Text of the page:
Role of ambient ammonia in particulate ammonium formation at a rural site in the North China Plain
- 1State Key Laboratory of Severe Weather & Key Laboratory for Atmospheric Chemistry of CMA, Chinese Academy of Meteorological Sciences, Beijing 100081, China
- 2CMA Meteorological Observation Centre, Beijing 100081, China
- 3State Key Laboratory of Atmospheric Boundary Layer Physics and Atmospheric Chemistry, Institute of Atmospheric Physics, Chinese Academy of Sciences, Beijing 100029, China
- 4University of Science and Technology Beijing, Beijing 100083, China
- 5Baotou Steel Group Mining Research Institute, Baotou 014010, China
- 6South China University of Technology, Guangzhou 510641, China
- 7Chinese Research Academy of Environmental Sciences, Beijing 100012, China
- 8Beijing Municipal Research Institute of Environmental Protection, Beijing 100037, China
- anow at: College of Life and Environmental Sciences, Minzu University of China, Beijing 100081, China
Correspondence: Zhaoyang Meng (firstname.lastname@example.org)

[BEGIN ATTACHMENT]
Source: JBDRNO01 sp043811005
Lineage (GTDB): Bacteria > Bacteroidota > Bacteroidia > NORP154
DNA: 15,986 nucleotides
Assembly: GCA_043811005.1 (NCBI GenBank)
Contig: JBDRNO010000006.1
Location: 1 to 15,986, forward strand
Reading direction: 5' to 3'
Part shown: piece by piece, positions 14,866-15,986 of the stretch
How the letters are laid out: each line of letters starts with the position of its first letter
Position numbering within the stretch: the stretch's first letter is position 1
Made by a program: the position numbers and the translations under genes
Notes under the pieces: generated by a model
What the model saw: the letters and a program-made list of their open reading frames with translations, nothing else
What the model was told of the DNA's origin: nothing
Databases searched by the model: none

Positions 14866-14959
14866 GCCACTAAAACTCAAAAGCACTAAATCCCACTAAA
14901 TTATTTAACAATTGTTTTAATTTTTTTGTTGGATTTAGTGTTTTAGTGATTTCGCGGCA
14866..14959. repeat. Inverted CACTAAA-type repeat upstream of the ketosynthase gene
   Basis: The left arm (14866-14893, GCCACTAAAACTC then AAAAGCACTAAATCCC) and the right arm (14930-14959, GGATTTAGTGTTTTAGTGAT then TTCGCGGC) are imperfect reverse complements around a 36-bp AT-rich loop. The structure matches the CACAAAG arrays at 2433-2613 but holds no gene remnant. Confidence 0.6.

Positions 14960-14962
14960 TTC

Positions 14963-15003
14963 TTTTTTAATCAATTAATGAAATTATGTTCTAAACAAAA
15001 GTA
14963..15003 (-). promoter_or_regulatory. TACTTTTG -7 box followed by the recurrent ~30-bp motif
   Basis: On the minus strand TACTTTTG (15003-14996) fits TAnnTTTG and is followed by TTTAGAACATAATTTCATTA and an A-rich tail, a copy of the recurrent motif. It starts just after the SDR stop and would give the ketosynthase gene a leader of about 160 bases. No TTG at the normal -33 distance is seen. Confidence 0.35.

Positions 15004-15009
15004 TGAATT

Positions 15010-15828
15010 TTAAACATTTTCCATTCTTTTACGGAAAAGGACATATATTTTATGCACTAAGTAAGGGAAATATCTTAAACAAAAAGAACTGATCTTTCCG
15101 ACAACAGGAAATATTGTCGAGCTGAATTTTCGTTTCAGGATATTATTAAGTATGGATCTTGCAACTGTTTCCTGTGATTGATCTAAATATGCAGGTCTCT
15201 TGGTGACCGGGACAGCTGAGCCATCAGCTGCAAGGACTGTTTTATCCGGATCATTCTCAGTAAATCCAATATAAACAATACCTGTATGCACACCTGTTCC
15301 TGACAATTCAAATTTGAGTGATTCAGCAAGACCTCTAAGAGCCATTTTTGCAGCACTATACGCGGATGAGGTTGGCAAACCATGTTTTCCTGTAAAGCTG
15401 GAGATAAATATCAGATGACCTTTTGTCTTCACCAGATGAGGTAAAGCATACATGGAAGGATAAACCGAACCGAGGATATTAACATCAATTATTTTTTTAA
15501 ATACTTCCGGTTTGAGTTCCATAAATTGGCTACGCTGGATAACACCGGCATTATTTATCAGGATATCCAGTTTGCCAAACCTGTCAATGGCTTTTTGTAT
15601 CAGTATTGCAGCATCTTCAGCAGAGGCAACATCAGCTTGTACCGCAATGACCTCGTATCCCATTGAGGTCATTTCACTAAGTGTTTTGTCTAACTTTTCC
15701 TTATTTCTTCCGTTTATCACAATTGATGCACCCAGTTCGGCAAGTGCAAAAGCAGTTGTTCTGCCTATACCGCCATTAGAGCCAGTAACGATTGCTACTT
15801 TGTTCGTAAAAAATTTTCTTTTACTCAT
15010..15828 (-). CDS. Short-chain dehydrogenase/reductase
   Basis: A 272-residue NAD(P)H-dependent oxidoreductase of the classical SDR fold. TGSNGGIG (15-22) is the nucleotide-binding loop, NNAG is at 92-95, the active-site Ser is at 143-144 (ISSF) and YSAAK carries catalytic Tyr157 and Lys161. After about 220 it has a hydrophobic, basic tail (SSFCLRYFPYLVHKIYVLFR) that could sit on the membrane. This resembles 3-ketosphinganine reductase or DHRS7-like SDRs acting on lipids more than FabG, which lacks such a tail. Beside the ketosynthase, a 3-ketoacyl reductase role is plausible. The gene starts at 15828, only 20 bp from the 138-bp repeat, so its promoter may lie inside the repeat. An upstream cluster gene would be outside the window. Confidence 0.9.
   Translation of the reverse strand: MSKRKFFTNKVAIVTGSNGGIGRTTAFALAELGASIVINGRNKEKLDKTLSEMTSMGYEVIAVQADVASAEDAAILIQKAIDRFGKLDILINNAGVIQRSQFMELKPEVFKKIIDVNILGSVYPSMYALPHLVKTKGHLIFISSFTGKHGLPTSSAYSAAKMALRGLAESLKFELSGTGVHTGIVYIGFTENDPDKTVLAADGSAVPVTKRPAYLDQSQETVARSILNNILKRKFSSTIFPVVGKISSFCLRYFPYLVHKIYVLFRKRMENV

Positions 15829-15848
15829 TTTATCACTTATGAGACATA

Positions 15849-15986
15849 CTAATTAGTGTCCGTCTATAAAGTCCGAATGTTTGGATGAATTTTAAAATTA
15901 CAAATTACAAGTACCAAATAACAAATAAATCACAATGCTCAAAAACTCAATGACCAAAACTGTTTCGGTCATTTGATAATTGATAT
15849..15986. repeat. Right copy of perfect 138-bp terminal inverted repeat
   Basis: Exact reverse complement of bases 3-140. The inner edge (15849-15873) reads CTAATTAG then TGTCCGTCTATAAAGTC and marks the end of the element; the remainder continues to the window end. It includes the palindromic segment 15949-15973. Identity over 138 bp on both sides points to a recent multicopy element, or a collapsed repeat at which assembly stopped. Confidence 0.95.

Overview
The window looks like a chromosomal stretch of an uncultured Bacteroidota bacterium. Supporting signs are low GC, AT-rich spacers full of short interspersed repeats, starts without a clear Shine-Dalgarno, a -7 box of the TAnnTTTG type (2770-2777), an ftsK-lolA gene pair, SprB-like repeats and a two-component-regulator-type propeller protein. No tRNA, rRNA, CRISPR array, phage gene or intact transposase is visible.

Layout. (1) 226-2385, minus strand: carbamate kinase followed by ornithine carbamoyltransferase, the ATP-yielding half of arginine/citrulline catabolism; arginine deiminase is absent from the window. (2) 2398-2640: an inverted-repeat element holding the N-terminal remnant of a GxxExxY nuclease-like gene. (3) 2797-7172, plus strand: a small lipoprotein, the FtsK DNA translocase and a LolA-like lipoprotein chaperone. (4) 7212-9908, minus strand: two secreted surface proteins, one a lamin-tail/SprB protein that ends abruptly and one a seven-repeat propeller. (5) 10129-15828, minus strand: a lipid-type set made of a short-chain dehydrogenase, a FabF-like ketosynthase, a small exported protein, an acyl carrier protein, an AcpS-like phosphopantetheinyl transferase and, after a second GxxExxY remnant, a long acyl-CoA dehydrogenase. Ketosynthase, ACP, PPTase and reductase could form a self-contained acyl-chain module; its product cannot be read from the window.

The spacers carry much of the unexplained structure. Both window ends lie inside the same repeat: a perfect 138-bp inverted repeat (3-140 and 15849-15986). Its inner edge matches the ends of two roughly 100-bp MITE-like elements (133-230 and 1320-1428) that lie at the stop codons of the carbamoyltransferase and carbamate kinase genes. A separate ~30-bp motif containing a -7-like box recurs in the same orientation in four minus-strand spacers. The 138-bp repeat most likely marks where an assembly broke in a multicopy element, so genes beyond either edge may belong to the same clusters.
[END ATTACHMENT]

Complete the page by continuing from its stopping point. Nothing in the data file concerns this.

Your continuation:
The real-time measurements of NH3 and trace gases were conducted, in conjunction with semi-continuous measurements of water-soluble ions in PM2.5 at a rural site in the North China Plain (NCP) from May to September 2013 in order to better understand chemical characteristics of ammonia and the impact of secondary ammonium aerosols on formation in the NCP. Extremely high NH3 and NH concentrations were observed after a precipitation event within 7–10 days following urea application. Elevated NH3 levels coincided with elevated NH, indicating that NH3 likely influenced particulate ammonium mass. For the sampling period, the average conversion ∕ oxidation ratios for NH (NHR), SO (SOR), and NO (NOR) were estimated to be 0.30, 0.64, and 0.24, respectively. The increased NH3 concentrations, mainly from agricultural activities and regional transport, coincided with the prevailing meteorological conditions. The high NH3 level with NHR of about 0.30 indicates that the emission of NH3 in the NCP is much higher than needed for aerosol acid neutralisation, and NH3 plays an important role in the formation of secondary aerosols as a key neutraliser. The hourly data obtained were used to investigate gas–aerosol partitioning characteristics using the thermodynamic equilibrium model ISORROPIA-II. Modelled SO, NO, and NH3 values agree well with the measurements, while the modelled NH values largely underestimate the measurements. Our observation and modelling results indicate that strong acids in aerosol are completely neutralised. Additional NH exists in aerosol, probably a result of the presence of a substantial amount of oxalic and other diacids.